Restitution is ordered by the court where a party has conferred a benefit on another under circumstances where the other party would be unjustly enriched if the court did not restore the benefit to the first party. Where a party makes a gift to another, however, the court will not order restitution, because there is no unjust enrichment. Where parties live together as husband and wife at the time of the conferring of the benefit, the court will presume a gift was made. Since P and D were not living together as husband and wife, the presumption is inapplicable.
The issue is whether or not a gift was made. When one makes a gift, one does not harbor the expectation that the gift will be returned. Here P certainly wanted to help D out with D's debt problems, but the facts do not preclude a finding that P had the expectation of being repaid sometime down the line. If there was no gift made, then the issue becomes one of unjust enrichment supported by other facts.
Sometimes a change in circumstances will put the kibosh on restitution. Here, a short sale of the property wiped out D's debt (I assume) secured by the property as well as his ownership. If D can establish that his change in position in interest in the property was due to his reasonable reliance on the benefit of $70,000 being a gift, D may have something to talk about. It seems reasonable to conclude that the short sale would have wiped out the 2nd mortgage regardless of the benefit conferred. I doubt that the 2nd would have survived the short sale. It is unlikely that D can show any reliance on the benefit, reasonable or otherwise.
Obviously, if P had invested in the property to the tune of $70,000, P would not be entitled to restitution. There simply would be no unjust enrichment. P would have a piece of the action, an interest in the property, with all risks associated with ownership. The facts, however, indicate otherwise. P was never advised about the short sale. Most likely, P would have been told about it so that P could have intervened, if possible, to protect P's interest in the property. This lack of involvement by P suggests that even D did not believe that P had any interest in the property or that D totally disregarded P's interest and went forward with the short sale. If so, D looks like D was unjustly enriched.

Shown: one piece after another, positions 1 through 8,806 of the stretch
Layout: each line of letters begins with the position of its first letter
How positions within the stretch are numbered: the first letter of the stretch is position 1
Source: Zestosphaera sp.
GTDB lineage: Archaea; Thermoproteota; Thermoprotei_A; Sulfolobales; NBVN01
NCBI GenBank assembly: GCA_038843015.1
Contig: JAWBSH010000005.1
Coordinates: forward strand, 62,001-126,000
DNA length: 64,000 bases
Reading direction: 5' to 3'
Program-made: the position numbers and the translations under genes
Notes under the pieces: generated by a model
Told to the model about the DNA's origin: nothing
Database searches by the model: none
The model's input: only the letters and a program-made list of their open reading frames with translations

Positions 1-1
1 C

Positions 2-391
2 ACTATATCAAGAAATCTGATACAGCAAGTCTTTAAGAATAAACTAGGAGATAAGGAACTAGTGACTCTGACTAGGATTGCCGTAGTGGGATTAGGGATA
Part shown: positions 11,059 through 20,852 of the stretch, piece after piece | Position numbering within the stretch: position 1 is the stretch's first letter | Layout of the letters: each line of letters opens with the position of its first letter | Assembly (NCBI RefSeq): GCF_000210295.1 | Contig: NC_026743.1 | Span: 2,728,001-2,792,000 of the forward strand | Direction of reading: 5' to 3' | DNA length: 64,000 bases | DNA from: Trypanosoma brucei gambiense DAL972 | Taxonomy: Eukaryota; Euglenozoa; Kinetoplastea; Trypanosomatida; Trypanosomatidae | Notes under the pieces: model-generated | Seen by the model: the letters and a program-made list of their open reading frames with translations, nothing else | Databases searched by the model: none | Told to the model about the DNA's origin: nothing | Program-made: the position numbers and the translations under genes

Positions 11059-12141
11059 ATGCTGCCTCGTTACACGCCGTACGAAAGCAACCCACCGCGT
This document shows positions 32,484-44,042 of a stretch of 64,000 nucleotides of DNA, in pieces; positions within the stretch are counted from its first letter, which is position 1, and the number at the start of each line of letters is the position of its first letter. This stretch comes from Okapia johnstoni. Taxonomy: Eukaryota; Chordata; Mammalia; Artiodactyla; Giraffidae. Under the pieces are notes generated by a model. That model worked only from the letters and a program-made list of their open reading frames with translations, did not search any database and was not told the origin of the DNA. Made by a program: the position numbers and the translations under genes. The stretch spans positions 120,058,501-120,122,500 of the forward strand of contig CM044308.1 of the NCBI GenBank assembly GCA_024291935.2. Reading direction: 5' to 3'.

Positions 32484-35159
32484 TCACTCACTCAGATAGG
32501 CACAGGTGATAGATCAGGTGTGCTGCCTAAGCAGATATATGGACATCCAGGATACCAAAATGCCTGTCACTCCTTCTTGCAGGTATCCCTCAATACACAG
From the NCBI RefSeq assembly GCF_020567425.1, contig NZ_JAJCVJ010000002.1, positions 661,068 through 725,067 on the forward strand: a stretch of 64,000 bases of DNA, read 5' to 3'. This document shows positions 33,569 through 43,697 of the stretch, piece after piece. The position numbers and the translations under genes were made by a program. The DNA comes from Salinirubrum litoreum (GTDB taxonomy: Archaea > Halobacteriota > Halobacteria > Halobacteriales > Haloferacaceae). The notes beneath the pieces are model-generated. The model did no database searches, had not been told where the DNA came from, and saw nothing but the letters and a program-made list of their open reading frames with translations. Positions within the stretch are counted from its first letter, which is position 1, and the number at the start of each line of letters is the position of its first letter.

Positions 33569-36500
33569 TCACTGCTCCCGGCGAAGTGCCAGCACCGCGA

Lastly, D claims D had no knowledge of the benefit conferred. D suggests that lack of knowledge of the benefit somehow changes the ballgame. D, however, knew he had a 2nd. He most certainly knew that it went away. At the very least, D had reason to know that P, D's good friend with access to D's mortgage file, was the probable payor. Why else would D give $8,000 to P?
On the facts stated, P should recover P's $70,000 from D, less the $8,000 payment.
James C. Glassford
Attorney at Law
Is this a law school question? Are you trying to get help with your take home exam?
You have too many separate questions for one posting. You should re post each question separately.
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P should have consulted a lawyer and had an agreement written, now his moneys are all at risk in a lawsuit and that will be up to a judge or jury to decide. P has a very poor hand and he needs 51%
My name is Stephen R. Cohen and have practiced since 1974. I practice in Los Angeles and Orange County, CA. These answers do not create an attorney client relationship. My answers may offend I believe in telling the truth, I use common sense as well as the law. Other state's laws may differ.. There are a lot of really good attorneys on this site, I will do limited appearances which are preparation of court documents it is , less expensive. However generally I believe an attorney is better than none.